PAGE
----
People often think that only addiction and indulgence in smoking makes a person vulnerable to the hazards of tobacco, but, it is not true. The ill-effects of second-hand smoke can be equally detrimental to the health of a person who happens to be present near the smoker, particularly in young children, adolescents and women.
Passive smoking involves inhaling toxic components and various carcinogens, which are present in secondhand smoke. These carcinogens include benzene, benzo[a]pyrene, 1, 3-butadiene and 4-(methyinitrosamino)-1-(pyridyl)-1-butanone with various other harmful components.
A study published in a journal called Carcinogenesis said that passive smokers are at a greater risk of heart ailments and lung cancer. The study was conducted by the Icahn School of Medicine at Mount Sinai in New York City.The research mainly focused on finding a precise way to calculate the exposure of second-hand smoking instead of making patients fill in questionnaires.
"A crucial finding of this study is that nonsmokers are exposed to secondhand smoke without even realising it," said Dr. Raja Flores, the lead researcher and chairperson of thoracic surgery at the Icahn School of Medicine.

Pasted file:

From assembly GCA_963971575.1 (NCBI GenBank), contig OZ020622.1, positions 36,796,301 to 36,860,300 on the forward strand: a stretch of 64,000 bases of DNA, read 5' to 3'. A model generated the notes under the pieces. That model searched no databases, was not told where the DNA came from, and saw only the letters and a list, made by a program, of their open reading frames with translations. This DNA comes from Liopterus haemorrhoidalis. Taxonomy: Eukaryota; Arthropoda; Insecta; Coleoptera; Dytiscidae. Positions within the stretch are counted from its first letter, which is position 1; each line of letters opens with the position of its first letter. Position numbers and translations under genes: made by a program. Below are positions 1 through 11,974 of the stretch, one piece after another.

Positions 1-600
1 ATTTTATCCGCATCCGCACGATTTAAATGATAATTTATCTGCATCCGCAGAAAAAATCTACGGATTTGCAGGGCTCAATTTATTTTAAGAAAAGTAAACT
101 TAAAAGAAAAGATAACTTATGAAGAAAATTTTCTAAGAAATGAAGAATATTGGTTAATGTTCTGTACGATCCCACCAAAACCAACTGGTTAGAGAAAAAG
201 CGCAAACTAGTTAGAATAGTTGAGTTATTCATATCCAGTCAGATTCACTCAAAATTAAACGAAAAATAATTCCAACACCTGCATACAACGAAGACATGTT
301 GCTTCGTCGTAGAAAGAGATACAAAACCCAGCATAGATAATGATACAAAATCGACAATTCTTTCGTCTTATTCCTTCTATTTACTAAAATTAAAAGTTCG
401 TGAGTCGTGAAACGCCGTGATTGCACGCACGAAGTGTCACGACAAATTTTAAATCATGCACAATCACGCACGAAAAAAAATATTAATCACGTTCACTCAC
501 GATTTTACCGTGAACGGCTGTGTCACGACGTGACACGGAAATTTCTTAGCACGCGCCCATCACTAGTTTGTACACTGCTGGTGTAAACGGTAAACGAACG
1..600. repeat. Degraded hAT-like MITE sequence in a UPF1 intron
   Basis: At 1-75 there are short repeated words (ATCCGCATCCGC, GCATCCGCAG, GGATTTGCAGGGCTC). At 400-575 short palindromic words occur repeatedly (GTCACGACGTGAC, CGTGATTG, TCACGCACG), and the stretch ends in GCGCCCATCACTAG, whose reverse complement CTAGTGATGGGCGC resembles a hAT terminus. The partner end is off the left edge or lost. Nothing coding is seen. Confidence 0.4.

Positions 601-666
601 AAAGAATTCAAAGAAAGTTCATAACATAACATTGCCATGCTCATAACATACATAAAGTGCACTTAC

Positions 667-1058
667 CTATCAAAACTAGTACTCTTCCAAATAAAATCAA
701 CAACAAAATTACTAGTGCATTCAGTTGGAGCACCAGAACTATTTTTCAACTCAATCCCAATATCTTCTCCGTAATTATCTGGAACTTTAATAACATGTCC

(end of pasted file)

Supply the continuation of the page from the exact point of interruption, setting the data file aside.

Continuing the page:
Over 20,000 non-smokers were a part of this study. The researchers calculated the blood levels of cotinine as an indicator of exposure to second-hand smoking. Cotinine is a byproduct of nicotine.
The researchers observed a noteworthy rise in the years of life lost. The highest levels of cotinine were associated with 7.5 years of life lost, while the lowest levels were associated with 6.5 years of life lost. According to the researchers, the spiked cotinine levels also make one prone to all types of cancers, including lung cancer and cardiovascular diseases (CVD). The researchers couldn't establish any cause and effect relationship with the findings.
"Questionnaires show that responders do not know they were exposed to smoke, but cotinine blood levels are more accurate in determining their exposure and subsequent risk of lung cancer and other smoking-related disease," Flores stated in a school news release.
Apart from revealing about the reduction in life expectancy, the study emphasised on stricter smoking restrictions and preventive measures to people who have been exposed to second-hand smoke.
"Using cotinine level to measure exposure to secondhand smoke has important public health implications, because increasing the scope of smoke-free environments would likely decrease cotinine levels in the general population, and ultimately death," Dr. Emanuela Taioli, the director of the Institute for Translation Epidemiology at Mount Sinai said.
"Exposure to secondhand smoke is unequally distributed in the population. Children, non-Hispanic blacks, people living in poverty and those who rent their housing are disproportionally affected and most vulnerable," Taioli added.